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BOSTON (Reuters) - A federal judge has dismissed a lawsuit against the National Football League by a group of New England Patriots fans angry about the league's handling of the "Deflategate" scandal, saying they lacked legal standing to sue.
The suit challenged the NFL's decision to strip the team of a first-round draft pick in 2016 after allegations that the Patriots deliberately used underinflated footballs to meet the preferences of star quarterback Tom Brady in a 2015 playoffs game against the Indianapolis Colts.
The Patriots won that game, putting them on the path to Brady's fourth Super Bowl championship.
The lawsuit charged the NFL violated federal racketeering laws - those designed to prosecute organized crime figures - in stripping the team of a first-round pick in the draft, an important event in the NFL calendar when teams pick college players.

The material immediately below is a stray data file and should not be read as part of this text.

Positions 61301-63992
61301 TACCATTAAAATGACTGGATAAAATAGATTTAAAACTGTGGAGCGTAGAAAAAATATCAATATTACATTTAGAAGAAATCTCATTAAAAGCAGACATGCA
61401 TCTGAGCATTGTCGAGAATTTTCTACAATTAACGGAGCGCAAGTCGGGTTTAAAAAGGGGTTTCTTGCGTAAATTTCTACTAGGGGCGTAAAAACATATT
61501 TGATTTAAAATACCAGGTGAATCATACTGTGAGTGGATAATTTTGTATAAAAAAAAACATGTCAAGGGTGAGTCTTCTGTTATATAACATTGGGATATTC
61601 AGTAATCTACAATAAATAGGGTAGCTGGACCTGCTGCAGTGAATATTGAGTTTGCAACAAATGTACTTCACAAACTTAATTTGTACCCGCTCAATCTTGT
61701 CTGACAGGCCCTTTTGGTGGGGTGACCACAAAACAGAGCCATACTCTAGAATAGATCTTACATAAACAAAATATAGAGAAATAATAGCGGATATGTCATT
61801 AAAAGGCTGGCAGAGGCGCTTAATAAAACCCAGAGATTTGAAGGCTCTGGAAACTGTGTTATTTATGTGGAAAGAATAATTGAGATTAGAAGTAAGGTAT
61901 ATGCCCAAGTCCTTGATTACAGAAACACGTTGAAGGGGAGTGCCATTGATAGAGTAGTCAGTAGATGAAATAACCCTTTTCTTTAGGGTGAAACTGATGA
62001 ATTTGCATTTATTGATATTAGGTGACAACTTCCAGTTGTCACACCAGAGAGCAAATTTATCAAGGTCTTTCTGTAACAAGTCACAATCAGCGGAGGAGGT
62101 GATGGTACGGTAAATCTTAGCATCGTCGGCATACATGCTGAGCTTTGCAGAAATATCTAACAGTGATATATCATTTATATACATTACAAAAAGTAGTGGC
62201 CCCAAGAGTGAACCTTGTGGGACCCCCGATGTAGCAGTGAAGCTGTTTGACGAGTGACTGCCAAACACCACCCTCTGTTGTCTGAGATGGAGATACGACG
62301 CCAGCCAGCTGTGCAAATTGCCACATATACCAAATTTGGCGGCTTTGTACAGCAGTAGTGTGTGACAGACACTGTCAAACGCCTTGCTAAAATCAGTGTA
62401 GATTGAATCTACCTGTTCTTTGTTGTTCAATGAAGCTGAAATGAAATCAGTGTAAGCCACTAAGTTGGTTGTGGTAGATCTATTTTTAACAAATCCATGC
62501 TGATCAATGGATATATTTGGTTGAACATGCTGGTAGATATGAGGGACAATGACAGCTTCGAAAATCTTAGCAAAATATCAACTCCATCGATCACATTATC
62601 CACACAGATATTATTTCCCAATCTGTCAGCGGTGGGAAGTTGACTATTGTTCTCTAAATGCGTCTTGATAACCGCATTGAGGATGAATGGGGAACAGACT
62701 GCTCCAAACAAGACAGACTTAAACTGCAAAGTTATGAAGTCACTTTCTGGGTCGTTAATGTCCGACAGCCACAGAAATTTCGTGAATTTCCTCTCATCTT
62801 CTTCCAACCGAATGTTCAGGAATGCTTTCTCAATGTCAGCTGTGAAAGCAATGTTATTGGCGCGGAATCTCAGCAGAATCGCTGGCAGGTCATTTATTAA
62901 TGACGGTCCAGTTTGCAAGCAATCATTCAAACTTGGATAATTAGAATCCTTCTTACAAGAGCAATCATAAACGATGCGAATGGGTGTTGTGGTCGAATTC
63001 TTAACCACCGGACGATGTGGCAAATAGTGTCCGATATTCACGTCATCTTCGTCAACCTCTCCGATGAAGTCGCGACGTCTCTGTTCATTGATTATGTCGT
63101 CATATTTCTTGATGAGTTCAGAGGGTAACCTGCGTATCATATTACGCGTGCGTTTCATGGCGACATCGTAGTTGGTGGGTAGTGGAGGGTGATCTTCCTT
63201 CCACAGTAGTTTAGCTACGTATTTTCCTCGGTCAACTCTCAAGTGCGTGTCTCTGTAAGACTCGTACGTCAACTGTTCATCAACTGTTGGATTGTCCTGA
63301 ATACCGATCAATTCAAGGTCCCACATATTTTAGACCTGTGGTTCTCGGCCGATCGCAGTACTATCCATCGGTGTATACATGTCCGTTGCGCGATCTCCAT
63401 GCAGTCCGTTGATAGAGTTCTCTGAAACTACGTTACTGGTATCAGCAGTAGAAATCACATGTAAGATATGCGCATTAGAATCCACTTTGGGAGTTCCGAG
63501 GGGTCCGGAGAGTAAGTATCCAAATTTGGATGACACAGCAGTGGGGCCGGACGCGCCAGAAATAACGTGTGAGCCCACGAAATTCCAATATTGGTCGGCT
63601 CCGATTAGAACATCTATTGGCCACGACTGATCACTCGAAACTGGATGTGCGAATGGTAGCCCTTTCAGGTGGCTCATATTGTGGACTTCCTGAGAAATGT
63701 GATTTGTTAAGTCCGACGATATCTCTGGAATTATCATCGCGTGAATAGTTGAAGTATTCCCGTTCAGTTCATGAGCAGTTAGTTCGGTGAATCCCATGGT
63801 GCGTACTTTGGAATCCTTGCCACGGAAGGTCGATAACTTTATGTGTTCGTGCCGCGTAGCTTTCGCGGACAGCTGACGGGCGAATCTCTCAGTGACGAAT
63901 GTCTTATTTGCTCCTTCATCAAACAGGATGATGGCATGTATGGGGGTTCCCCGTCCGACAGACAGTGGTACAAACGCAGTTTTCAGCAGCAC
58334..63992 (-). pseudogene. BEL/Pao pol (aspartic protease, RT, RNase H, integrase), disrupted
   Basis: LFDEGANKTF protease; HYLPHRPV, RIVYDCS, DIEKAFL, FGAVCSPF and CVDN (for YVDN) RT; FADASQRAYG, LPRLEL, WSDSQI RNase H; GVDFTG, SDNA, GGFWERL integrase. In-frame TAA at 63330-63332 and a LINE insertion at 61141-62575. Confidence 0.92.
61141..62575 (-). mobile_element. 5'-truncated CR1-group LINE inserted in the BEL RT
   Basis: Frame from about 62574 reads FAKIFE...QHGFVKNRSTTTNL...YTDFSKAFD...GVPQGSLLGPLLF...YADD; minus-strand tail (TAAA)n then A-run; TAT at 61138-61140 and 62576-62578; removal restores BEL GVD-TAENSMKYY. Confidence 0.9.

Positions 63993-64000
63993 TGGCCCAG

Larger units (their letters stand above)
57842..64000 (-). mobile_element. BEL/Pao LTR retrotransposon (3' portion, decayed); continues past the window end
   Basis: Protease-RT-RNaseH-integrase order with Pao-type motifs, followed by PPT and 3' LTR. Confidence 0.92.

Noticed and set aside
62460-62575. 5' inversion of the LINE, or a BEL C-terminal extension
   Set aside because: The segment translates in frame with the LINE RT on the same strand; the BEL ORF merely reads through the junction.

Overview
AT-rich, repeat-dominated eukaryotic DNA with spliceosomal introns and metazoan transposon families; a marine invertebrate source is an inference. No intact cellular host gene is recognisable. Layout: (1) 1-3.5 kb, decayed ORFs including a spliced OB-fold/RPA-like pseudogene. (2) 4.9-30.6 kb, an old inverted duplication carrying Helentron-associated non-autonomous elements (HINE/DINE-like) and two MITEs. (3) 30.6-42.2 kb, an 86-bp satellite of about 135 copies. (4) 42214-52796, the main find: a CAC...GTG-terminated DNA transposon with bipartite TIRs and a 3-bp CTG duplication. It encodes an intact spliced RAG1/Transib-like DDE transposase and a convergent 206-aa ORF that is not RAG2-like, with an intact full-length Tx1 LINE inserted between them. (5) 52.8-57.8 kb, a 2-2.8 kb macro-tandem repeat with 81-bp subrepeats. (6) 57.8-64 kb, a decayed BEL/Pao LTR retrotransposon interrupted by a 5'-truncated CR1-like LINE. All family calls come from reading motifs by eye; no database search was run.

U.S. District Judge Dennis Saylor said the fans who brought the suit lacked standing to sue the league on the team's behalf and had failed to make an adequate case for a racketeering claim.
"Neither the complaint nor the amended complaint include any specific allegation of an injury to business or property arising out of the alleged racketeering activity," Saylor wrote in a ruling filed late on Monday.
The NFL also punished the Patriots by taking away their pick in the fourth round of the 2017 draft and fining them $1 million. The team successfully challenged the NFL's effort to suspend Brady from playing in the first four games of the 2015-2016 season.
The NFL found it was "more probable than not" that Brady, now 38, had been "generally aware" that two low-level Patriots employees had conspired to reduce the air pressure of footballs.
Brady and the team deny wrongdoing.
Reporting by Scott Malone; Editing by Jeffrey Benkoe